Access to the cabin is by float plane. It is about a 20-minute flight from Juneau. This cabin is in a designated Wilderness area, and access by helicopter is illegal. In fall, winter and early spring the cabin may be inaccessible due to frozen lake surface (float planes cannot land). The lake is normally ice-free from mid-May through November. Refer to USGS topographic map Juneau A-2. Click here for information about reaching Forest Service Cabins.
Inclement weather conditions may cause an extension of your trip during any time of the year and winter access can be difficult due to snow and ice conditions. Visitors should bring extra supplies to last 2-5 days. Please contact the Admiralty Island National Monument at 907-586-8800 prior to arrival for more detailed information about safety precautions.
BOATING, CAMPING, FISHING, HIKING, WILDLIFE VIEWING
NYLE,YOUNG LAKE NORTH CABIN,TONGASS NF – FS
North Young Lake Cabin offers guests recreation, relaxation and a unique wilderness lodging experience on the northern tip of Admiralty Island in the Tongass National Forest. The remote site offers a scenic setting for hiking, fishing, boating, berry picking and wildlife viewing, all within the vicinity of the cabin.
Young Lake North Cabin is one of two cabins on the lake. The other is the South Young Lake Cabin.
Access to the cabin is float plane only. Visitors are responsible for their own travel arrangements and safety and must bring several of their own amenities.
Anglers enjoy Young Lake for catching cutthroat trout, dolly varden and coho salmon. Visitors are welcome to use the skiff with oars available at the cabin and may choose to bring a small outboard motor. The motor must be less than 10 horsepower due to wilderness regulations, and visitors are responsible for bringing and using personal floatation devices. The lake is normally ice-free from mid May through November.
Several primitive trails extend from the cabin into the forest. The Admiralty Cove-Young Lake trailhead is at the cabin’s doorstep. The trail is 4.5 miles departing from the cabin and ending at Admiralty cabin and cove. It is a relatively flat trail and follows the creek at each end of the trail. The round-trip hike can be fairly strenuous when conditions are rainy and wet.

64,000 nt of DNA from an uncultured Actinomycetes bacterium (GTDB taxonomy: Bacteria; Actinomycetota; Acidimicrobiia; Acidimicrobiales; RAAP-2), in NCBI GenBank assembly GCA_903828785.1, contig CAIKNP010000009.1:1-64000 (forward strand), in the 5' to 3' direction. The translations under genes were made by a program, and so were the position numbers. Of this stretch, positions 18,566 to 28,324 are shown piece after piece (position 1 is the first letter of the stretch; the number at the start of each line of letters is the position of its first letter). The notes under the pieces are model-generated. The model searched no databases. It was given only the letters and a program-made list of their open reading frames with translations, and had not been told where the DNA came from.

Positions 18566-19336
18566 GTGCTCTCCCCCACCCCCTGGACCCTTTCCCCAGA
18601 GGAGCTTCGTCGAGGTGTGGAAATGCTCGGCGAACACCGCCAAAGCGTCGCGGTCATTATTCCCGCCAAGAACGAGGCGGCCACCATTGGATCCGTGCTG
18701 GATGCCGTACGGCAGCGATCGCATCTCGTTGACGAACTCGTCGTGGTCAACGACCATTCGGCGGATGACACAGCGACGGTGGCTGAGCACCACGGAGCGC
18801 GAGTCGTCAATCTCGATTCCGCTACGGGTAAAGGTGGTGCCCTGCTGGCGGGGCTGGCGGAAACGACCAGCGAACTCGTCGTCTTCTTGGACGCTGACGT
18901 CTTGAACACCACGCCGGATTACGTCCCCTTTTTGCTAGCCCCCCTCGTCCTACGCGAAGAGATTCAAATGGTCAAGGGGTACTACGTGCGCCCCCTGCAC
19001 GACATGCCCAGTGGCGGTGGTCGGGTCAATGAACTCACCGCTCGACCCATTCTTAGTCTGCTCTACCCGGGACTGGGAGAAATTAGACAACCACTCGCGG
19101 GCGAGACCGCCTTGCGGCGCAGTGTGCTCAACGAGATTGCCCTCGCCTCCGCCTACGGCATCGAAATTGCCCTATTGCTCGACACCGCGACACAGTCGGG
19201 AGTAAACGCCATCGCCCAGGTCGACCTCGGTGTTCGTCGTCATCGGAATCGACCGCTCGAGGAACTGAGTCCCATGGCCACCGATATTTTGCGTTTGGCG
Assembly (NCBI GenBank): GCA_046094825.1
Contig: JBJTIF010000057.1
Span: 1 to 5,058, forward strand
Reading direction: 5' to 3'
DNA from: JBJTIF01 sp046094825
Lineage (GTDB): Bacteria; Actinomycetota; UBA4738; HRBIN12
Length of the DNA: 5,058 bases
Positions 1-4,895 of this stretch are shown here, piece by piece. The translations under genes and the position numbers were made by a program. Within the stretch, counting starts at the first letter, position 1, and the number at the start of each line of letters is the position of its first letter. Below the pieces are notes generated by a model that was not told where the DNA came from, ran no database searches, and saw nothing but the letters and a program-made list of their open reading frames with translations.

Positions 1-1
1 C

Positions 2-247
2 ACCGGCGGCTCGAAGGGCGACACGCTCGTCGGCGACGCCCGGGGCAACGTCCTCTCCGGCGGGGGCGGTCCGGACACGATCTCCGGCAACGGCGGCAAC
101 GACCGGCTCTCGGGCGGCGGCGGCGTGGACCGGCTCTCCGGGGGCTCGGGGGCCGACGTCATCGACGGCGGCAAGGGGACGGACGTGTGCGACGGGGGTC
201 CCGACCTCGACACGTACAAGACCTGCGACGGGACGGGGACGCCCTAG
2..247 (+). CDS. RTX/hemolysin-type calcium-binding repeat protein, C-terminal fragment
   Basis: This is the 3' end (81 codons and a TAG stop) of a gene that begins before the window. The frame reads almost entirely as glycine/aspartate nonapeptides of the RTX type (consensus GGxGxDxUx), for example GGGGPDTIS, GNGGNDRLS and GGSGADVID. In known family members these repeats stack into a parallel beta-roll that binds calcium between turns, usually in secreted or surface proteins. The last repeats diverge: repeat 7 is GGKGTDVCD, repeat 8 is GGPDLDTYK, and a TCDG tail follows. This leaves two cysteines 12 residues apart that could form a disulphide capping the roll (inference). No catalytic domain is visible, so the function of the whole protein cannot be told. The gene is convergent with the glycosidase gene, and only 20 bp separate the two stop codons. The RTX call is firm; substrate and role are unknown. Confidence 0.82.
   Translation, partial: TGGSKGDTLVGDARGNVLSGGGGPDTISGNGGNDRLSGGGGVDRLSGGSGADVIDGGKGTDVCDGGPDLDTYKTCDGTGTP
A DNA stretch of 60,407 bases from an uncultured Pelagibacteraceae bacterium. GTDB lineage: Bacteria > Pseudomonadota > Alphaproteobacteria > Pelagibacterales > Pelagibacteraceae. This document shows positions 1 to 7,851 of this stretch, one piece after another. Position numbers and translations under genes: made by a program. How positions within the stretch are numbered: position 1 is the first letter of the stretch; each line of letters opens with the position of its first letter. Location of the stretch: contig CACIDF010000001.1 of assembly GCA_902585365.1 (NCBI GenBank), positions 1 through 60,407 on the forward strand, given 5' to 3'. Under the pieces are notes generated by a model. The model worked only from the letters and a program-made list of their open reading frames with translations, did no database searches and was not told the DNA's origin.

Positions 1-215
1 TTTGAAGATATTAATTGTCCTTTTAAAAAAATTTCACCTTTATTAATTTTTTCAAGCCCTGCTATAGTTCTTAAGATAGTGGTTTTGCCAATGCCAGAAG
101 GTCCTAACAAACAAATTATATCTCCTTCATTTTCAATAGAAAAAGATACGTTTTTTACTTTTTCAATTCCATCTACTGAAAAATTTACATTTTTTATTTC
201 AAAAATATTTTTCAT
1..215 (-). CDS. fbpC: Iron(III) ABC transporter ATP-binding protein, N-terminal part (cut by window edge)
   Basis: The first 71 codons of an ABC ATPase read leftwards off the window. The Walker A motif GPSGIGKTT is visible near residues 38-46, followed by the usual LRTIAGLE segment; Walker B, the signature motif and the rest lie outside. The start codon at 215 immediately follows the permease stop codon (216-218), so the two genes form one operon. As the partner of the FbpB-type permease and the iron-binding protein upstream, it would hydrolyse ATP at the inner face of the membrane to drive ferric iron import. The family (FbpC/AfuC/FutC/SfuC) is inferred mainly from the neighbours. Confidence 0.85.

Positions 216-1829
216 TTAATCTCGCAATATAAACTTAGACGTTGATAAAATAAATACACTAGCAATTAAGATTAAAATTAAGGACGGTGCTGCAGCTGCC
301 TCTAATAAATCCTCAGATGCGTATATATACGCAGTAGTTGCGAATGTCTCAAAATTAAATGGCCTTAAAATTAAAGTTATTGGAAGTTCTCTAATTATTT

The cabin is a primitive, pre-cut cedar log cabin in pan- abode style, furnished with wooden bunkbeds without mattresses that sleep up to six guests. The cabin is equipped with a table, benches, an oil stove for heat and an outside toilet. Other amenities include cooking counters, shelves, cupboard space and a broom.
The cabin does not have running water or electricity, and visitors must bring their own food, water, sleeping bags, sleeping pads, cook stoves, matches, cooking gear/utensils, light source, toilet paper, first aid kit and garbage bags.
Guests should bring #1 heating oil (kerosene) to fuel the stove. The stove will burn half a gallon in eight hours at the lowest setting, and up to 1.2 gallons during eight hours at the highest setting. A flash light is handy for looking into the burn chamber when lighting the stove. Matches or a lighter are needed to light a small piece of paper to drop in to the burn chamber when lighting the stove. Detailed directions with photos on how to light the stove are provided in the cabin.
Click here for more cabin details.
The cabin is situated under a canopy of old growth forest at an elevation of 320 feet, set back 50 feet from the north end of Young Lake.
The Kootznoowoo Wilderness encompasses nearly a million acres. Dense spruce and hemlock forests, glacier-fed streams, lakes and muskeg openings define the landscape. Peaks rise from the horizon in the distance.
Wildlife in the area abounds. Sitka black-tailed deer stay well hidden in the dense forest and bald eagles are easily found in treetops along most beaches. Bears frequent the area near the cabin and trails, particularly during salmon runs July through August. Learn more about bear safety in the Tongass National Forest.
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